Sunday, February 28, 2010

NPR Puzzle 2/28/10 -- Something Old Something New & NYPD Blue

Here's this week's puzzle:
Name an animal in two syllables. Add an S at the end of the first syllable, and you'll get the name of an old TV show. The second syllable, phonetically, is the name of a current TV show. What animal is this?
Once we understood the puzzle, it was easy.  That is probably the First Commandment of NPR Puzzle Solving:  Make Sure You Understand The Puzzle.

In our case, we needed to see that we were looking for 1 two-syllable animal but 2 one-syllable TV shows.

Done.


We got snow this week.  We'd missed the Snopocalypse, we'd dodged Snowmageddon, but we got hammered by the Snowicaine!  (I know -- it almost makes you miss the good old days when any one of these storms would have been dubbed "The Storm of 2010!")

For us, it just meant hunkering down for a couple days, changing plans, and eying the milk supply warily.  On Friday, when the winds had died down, we were able to get the tractor & its snow blower out and working on the driveways.  That allowed us to get one car out (and get to the market for more milk -- when you live with a tea-addicted Brit, you always monitor the milk situation!), and yesterday Ross got the second car out.

The real victim here is our dog, Mimi.  Mimi doesn't like snow.  She's better than she was last year, but it's not her preferred milieu.  When the deck looks as it did in the picture above, she's disinclined to go outside at all.  So shoveling is necessary.

Ah, that's better.  Ross shoveled her a path for her, uh, needs.  I really can't tell if she needs to smell the grass, or just doesn't like the feel of the snow on her paws, or what.  But we do know when it's just a good idea to get out there and take care of the dog's needs.

A happy dog makes for a happy household.  Now all we have to do is get her outside -- get all of us outside! -- for some exercise.

Greetings from the great white northeast of Pennsylvania. And from Mimi, who's currently sleeping in front of the fire. Because a shoveled path is all very well for short visits, but you don't want to stay there.

6 comments:

Roxie said...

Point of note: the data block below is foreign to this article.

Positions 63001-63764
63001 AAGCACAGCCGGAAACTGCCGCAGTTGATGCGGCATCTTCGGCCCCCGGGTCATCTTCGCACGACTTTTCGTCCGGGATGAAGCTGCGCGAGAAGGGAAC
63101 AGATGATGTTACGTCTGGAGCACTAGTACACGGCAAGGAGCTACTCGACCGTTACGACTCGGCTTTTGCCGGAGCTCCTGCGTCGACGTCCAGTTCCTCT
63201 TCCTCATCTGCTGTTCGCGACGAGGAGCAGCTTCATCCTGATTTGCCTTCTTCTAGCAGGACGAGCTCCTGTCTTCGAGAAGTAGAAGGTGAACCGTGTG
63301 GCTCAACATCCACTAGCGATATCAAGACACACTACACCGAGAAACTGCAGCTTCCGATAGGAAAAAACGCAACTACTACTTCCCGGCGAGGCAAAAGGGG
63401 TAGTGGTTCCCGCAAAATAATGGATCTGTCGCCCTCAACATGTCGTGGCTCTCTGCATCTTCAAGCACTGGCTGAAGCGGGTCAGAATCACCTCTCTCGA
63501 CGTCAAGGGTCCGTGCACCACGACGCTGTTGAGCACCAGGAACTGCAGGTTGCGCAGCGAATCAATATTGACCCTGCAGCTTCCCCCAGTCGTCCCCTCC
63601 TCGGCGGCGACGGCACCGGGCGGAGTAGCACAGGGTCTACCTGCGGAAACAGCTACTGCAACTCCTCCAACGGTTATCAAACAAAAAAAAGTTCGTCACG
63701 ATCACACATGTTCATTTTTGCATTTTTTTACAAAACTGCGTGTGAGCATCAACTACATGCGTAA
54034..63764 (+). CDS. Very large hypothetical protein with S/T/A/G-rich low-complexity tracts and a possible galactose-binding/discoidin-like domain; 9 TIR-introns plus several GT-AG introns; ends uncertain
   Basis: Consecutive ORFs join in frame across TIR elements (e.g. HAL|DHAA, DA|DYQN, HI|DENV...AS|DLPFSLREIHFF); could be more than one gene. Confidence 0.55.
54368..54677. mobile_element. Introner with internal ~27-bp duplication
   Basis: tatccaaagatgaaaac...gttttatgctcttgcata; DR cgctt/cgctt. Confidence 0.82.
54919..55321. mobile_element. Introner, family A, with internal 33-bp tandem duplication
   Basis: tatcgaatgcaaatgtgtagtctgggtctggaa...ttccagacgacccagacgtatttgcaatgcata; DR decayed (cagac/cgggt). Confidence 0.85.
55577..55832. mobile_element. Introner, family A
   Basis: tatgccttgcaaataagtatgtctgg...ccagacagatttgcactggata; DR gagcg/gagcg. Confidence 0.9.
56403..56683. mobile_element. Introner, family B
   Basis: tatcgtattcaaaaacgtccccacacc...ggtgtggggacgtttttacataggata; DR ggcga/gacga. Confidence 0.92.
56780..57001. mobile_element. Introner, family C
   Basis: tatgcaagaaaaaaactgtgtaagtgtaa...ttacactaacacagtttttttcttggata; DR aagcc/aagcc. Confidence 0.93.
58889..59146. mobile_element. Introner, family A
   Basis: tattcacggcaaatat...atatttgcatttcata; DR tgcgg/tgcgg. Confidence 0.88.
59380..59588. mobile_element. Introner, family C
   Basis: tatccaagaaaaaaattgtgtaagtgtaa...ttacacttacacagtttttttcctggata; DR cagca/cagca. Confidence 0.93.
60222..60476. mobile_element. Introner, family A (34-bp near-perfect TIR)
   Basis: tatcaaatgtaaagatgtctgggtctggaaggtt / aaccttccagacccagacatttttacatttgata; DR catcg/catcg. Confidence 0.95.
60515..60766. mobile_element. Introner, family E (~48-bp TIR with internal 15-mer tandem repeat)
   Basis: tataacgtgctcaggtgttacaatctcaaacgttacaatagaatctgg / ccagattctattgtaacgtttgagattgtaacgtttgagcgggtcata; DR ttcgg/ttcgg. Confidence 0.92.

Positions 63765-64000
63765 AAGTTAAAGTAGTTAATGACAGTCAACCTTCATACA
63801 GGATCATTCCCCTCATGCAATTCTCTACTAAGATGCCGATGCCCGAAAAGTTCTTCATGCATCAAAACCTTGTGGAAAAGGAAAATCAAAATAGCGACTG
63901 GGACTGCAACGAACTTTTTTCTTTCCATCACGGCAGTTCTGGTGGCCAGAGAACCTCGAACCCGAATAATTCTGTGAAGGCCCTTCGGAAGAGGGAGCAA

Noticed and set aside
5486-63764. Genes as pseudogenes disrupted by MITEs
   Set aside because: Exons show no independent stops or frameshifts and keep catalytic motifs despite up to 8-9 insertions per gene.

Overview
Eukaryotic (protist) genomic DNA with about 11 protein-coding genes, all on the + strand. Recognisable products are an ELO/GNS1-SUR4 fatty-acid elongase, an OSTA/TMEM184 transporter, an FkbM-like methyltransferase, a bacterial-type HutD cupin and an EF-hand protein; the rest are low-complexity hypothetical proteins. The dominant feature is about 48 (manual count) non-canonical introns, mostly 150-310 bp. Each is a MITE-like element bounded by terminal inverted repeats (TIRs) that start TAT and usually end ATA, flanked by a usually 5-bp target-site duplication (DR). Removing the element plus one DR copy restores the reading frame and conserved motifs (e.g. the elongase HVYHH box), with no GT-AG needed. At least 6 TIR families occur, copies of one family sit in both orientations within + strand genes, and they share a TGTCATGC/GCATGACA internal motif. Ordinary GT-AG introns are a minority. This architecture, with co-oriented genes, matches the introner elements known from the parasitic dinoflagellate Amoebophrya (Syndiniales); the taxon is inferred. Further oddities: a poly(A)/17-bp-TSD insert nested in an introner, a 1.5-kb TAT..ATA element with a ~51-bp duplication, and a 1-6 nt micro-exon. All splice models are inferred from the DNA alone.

Good times - snow in New York City! Although half the population is freaked out, our predominantly Polish neighborhood really doesn't seem to care much. Personally, having grown up in the Alps, I find it idyllic. And since the puzzle was a bit of a gimme, I can return to enjoying the scenery and figure out where I'd like to have brunch.

Anonymous said...

I think Will's contract must be up for renewal with his raise based on the number of correct responses to what used to be "challenges."
This is two weeks in a row where taking the time to write down the clue slows the solution.

Natasha said...

Anonymous, I believe NPR is using easy puzzles to get a listener census perhaps tied to contract renewal. All answers whether correct or not are counted.

henry.blancowhite said...

Not so easy for those of us who are not long term followers of American television. I had to read through the lists of animals in a crossword dictionary and hope that one of them clicked.

Magdalen said...

Roxie -- I'm sure the weather gods are happy to supply you with sufficient snow to assuage your homesickness for the Alps. Just don't tell anyone that you're responsible! :-)

Anonymous -- I did send in the correct answer to a puzzle that only 16 people got right (or some similarly tiny number); I still didn't get picked. I doubt Will's contract with NPR is up for renewal, or if it is that it's affected by how easy or hard his puzzles are. But it may be true that someone said, hey make `em easy for a while so that more people will feel smart. (Local NPR stations, like ours, got hit particularly hard by reductions in state budgets, so maybe more people entering means more people pledging support.)

Natasha -- See my personal theory, above.

Henry -- I still can't believe you thought I would provide a hint to such an easy puzzle. Silly man. You just need to watch more TV. :-)

Natasha said...

The puzzle is easily solved by viewing a list of classic TV programs.